'Udta Punjab' fiasco: The drug menace is very real; censoring won't help
The controversy surrounding Bollywood flick Udta Punjab rages on, as the 89 cuts ordered by the censor board are being widely lampooned. The Pahlaj Nihalani-led censor board has asked the filmmakers to delete any reference to Punjab or any place in the state. The cuts recommended include those that can baffle filmmakers and movie buffs alike: for instance, deleting all close-up shots of people injecting drugs. If this is done, the very theme of the film could fizzle out.
It is being reported that Pahlaj Nihalani has a problem with the "portrayal of reality in the film". His solution to this problem is laughable: Keep the film's setting in a fictional land rather than Punjab.
Nevertheless, there is enough statistical and empirical evidence to show that Punjab is in the midst of a drug time-bomb. Whether Pahlaj Nihalani likes it or not, the state's drug problem is for real.
A Mint report quoted The Punjab Opioid Dependence Survey, which was conducted in early 2015. The survey found that about 2,30,000 people were drug users in the state. There were 836 drug users for every 1,00,000 people in the state. This is more than three times the national average of 250 per 1,00,000, according to the ministry of social justice and empowerment.
Drug seizures give a fair idea of the crippling menace in Punjab. Sample these stats: According to the Annual Narcotics Control Bureau report 2012, Punjab ranks amongst the top four states in opium seizures. The state saw a seizure of more than 691 kilograms of opium, second only to Maharashtra. In 2013, the amount seized rose substantially to 964 kilograms while the state stood first. In 2014, though the amount seized declined, yet the state remained in the top three.
When it came to seizures of heroin, a by-product of opium, Punjab stood first that year. A total of 506 kilograms of heroin was seized from the state, way ahead of any other state. Next year, the figure rose to 737 kilograms. In 2014, the state saw the seizure of 730 kilograms. This was way ahead of the seizures in all other states put together.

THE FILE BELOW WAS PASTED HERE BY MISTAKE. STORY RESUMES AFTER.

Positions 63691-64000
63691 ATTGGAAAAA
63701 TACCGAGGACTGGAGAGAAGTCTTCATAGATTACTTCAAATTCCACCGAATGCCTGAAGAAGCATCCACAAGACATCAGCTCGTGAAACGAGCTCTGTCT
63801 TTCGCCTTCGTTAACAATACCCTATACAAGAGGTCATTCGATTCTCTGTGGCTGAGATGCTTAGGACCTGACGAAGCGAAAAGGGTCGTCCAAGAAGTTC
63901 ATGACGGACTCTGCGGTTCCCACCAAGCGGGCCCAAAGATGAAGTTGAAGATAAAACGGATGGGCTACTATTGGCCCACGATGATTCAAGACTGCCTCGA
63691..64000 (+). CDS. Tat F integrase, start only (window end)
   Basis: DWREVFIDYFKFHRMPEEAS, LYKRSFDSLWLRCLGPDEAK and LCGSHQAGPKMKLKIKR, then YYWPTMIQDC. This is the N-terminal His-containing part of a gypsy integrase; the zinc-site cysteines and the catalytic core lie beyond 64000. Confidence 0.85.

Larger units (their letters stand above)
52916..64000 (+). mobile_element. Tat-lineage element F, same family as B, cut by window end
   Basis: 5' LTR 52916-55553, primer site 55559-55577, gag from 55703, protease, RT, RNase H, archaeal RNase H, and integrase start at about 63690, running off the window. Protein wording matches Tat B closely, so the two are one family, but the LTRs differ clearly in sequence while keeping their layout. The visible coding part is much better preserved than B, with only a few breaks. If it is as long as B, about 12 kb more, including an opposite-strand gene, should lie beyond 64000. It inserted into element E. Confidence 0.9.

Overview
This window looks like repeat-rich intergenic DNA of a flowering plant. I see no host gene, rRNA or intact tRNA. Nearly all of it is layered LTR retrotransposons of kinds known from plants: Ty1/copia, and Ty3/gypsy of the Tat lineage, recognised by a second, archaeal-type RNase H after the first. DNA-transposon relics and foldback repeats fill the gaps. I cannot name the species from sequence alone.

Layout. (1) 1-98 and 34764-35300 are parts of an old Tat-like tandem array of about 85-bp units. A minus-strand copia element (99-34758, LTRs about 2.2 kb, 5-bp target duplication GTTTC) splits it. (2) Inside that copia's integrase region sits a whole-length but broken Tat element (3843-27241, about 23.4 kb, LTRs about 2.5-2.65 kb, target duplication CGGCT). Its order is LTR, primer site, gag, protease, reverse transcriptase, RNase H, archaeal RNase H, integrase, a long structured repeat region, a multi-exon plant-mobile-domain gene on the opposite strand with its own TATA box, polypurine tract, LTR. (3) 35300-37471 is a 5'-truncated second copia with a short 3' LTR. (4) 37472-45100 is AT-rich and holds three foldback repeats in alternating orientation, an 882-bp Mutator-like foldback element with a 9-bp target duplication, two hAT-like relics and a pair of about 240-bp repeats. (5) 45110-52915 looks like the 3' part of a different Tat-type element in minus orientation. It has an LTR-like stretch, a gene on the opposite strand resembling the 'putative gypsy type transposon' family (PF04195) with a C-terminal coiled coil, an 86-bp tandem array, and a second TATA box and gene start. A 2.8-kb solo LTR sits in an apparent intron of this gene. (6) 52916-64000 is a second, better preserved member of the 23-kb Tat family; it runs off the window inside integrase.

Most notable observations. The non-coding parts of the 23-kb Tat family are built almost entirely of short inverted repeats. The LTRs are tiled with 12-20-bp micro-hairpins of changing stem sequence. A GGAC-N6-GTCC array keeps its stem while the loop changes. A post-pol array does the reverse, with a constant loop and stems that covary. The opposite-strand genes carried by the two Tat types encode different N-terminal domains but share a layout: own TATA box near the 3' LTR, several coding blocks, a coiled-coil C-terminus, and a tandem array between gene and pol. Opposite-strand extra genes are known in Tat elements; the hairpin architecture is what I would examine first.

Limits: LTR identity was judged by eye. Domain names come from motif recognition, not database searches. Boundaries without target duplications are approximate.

According to the National Crime record Bureau's 2014 report on prisons, of the total number of prisoners convicted on drug-related charges, about 45 percent of them come from Punjab. Amongst the undertrails facing these charges, 30 percent of them are from the state.
The All India Institute for Medical Sciences recently published a report which nailed the fact that drug-dependence, a WHO mandated term is indeed alarming in Punjab. A astonishing Rs 7,500 crore worth of drugs are consumed — Rs 6000 crores only on heroin.
The report highlighted the hand of Pakistani agencies in spreading the drug menace in the border state. More importantly, it criticised poor availability of rehabilitative treatment in the state.
Pakistan forms an important part of the "Golden Crescent", a by-word for the drug trafficking route originating from the illegal poppy fields of Afghanistan and passing through Iran.
Just take this for an example: In 2015, seven alleged smugglers and intruders were killed by the BSF along the Punjab-Pakistan border. A total of more than 300 kilograms of heroin worth Rs 1,200 crores was also seized.
With such a precarious situation in Punjab, it seems totally justified to keep the word "Punjab" in the film's title. The film only talks of the reality that has besieged the state. Changing the film title or purging the movie of its essence is not going to change the reality. Pahlaj Nihalani needs to do some serious re-thinking.
Updated Date: Jun 10, 2016 14:15:44 IST
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